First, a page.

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Communicating about Quality in Painting Work

THURSDAY, MARCH 24, 2011

By Burt Olhiser


Some paint jobs are recipes for disaster-for both the contractor and the facility owner hiring the contractor. Telltale signs of this kind of set-up (ambush) are vaguely worded requirements describing the end-condition of surface preparation: "sand it smooth," or "remove loose paint;" or "apply paint to achieve a consistent finish."

When quality requirements are not clear, the owner is likely to get a huge range of bids. Removing loose paint and feathering edges to get a smooth appearance may take 5 hours for a "lowball" contractor with no self-imposed standards, while it may take 50 hours for a conscientious contractor.

If the low bidder wins, he may be in for a surprise when the owner demands better work. And the owner may be in for a surprise when he sees the kind of shoddy work he has purchased. Everyone is unhappy.

Question: Paint jobs often have unwritten, unclear, or no standards for surface preparation and paint application. How do you feel about bidding and performing jobs where there is little or no communication about quality requirements? Answer this question

ABOUT THE BLOGGER

Burt Olhiser

Burt Olhiser founded Vantage Point Consulting in 1991 after a 15-year stint as a successful Northern California painting contractor. He initially provided safety, training and business consulting services to fellow contractors. He was an instructor at UC Davis’ EPA Western Regional Lead Training Center until the program’s closure, at which time he moved to UC Berkeley's Center for Occupational & Environmental Health program where he still serves today. Burt also served as Environmental Health & Safety Director and Quality Control Manager for one of California's largest industrial painting contractors. A member of SSPC, CSI, PDCA, and NACE, Burt is a CDPH Lead Related Construction Professional, Certified Asbestos Consultant, Certified Professional Estimator, and NACE Certified Coatings Inspector. Burt is a contributing editor to D+D.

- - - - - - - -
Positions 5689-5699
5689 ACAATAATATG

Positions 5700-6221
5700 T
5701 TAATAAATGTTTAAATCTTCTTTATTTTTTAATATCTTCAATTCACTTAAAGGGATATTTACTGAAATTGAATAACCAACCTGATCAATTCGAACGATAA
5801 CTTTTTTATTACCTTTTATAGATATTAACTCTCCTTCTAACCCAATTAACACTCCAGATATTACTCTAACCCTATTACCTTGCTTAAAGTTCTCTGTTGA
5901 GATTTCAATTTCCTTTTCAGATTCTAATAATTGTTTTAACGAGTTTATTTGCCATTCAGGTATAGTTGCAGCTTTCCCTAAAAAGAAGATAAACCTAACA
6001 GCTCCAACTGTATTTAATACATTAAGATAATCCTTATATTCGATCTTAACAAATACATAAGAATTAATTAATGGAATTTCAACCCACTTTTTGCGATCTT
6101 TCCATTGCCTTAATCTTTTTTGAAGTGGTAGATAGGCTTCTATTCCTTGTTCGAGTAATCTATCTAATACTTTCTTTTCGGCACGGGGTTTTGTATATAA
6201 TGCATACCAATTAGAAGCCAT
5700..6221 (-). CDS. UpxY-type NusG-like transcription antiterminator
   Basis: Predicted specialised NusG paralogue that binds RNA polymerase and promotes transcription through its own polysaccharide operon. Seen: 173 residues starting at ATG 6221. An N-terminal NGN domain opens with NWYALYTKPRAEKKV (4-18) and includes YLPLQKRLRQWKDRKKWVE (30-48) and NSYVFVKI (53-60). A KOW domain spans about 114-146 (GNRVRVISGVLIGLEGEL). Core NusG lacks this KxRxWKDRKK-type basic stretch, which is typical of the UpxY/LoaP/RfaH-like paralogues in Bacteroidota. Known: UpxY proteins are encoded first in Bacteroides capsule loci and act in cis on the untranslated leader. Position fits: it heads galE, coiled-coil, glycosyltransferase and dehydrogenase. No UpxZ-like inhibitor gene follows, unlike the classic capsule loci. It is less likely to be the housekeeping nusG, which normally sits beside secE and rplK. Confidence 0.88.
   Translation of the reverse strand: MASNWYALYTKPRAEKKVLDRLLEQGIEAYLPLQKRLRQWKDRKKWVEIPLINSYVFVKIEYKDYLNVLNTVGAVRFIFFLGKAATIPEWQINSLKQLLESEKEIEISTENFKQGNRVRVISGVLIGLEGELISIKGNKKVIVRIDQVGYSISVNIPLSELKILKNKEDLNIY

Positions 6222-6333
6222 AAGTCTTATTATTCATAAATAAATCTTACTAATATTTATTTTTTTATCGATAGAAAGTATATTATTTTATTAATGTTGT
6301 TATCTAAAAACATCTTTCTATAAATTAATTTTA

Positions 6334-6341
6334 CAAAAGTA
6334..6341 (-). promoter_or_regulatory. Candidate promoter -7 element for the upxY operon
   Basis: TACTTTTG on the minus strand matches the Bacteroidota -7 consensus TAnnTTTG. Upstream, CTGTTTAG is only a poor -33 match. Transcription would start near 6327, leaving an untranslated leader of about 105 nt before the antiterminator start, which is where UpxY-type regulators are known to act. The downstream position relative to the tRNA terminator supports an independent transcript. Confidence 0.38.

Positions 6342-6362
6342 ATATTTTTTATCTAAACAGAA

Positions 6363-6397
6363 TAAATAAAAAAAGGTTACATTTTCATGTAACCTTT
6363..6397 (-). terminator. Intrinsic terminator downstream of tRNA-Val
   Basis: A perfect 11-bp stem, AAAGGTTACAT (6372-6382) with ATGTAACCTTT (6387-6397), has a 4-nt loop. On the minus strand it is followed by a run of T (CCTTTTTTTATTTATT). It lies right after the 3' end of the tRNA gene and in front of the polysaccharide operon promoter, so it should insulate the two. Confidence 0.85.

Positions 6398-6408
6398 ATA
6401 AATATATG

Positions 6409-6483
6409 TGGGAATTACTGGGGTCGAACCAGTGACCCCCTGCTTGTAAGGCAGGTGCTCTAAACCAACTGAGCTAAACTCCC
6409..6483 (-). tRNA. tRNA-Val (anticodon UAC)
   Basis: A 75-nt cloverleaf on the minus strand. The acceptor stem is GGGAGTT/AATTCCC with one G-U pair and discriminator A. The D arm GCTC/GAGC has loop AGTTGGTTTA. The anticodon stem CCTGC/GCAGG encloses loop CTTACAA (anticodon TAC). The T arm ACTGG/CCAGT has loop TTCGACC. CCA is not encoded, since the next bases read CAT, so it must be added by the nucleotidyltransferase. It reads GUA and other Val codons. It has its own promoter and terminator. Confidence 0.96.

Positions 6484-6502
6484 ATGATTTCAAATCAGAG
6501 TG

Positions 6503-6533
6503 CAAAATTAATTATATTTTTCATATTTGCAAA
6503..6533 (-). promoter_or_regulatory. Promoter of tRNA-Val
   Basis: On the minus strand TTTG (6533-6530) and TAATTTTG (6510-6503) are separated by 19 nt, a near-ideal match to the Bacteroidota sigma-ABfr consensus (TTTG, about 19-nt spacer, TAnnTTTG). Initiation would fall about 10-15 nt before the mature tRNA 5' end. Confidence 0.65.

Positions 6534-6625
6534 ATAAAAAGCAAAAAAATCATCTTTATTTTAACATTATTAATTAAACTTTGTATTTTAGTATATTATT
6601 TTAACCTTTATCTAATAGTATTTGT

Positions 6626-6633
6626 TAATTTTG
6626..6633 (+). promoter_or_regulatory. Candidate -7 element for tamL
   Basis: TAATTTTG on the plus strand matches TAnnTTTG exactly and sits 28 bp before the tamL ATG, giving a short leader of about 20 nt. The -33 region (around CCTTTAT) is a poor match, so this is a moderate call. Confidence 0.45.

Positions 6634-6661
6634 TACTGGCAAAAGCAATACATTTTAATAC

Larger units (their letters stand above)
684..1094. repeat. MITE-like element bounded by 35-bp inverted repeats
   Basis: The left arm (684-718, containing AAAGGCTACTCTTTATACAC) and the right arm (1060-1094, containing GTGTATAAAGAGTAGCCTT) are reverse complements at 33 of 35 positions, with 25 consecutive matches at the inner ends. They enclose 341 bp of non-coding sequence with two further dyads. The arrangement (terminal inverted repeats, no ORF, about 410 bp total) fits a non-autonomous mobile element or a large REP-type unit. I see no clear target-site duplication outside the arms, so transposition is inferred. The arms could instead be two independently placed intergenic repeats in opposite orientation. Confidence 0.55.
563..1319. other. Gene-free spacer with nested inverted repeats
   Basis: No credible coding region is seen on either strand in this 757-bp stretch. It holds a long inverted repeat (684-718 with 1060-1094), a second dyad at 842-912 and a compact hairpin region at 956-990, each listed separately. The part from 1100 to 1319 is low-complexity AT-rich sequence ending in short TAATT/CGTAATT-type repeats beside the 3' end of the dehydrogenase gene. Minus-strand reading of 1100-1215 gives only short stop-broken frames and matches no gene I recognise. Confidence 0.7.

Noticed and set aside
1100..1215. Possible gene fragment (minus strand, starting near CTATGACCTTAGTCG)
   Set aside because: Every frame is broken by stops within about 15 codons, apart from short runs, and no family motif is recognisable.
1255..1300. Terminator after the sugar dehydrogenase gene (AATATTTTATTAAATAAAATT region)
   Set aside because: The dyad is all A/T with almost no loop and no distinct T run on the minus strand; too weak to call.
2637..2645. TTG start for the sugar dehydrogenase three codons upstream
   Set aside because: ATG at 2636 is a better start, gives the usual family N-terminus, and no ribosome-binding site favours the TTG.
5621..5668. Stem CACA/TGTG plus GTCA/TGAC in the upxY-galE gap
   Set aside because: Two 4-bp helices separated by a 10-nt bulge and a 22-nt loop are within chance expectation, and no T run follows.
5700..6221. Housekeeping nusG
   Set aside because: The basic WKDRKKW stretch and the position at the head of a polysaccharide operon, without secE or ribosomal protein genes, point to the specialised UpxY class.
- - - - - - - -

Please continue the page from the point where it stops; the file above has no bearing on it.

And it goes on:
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Tagged categories: Brushes and rollers; Paint application; Purdy; Certifications and standards; Good Technical Practice; Quality control; Surface preparation

Comment from Brian Chapman, (3/28/2011, 9:04 AM)

Certainly no-one likes these ambiguous specs. It has been my experience that in the face of unclear specifications the best route is to quote according to the Technical Data Sheet for the chosen coating. If you then win the work and the owner asks for something different than the manufacturer is recommending, it can be handled as an add or deduct depending on what they truly want.


Comment from Nancy Godfrey, (3/28/2011, 2:01 PM)

I run into this periodically here in Myrtle Beach, SC and the way I normally deal with it is to offer options. For instance, we can do minimum prep, spot prime and apply "x" coats of Product A OR we can do more extensive prepping and priming followed by the same finish OR we can strip and fully re-prime and coat with the same finish OR ... You see where I'm going here - it leaves far less to be assumed. I usually present my proposal with a discussion about these options and my recommendations for the one I think will work best for both their budget AND their expectations. In the end, the owner selects and signs off on the system he prefers and we then perform based on that preference.


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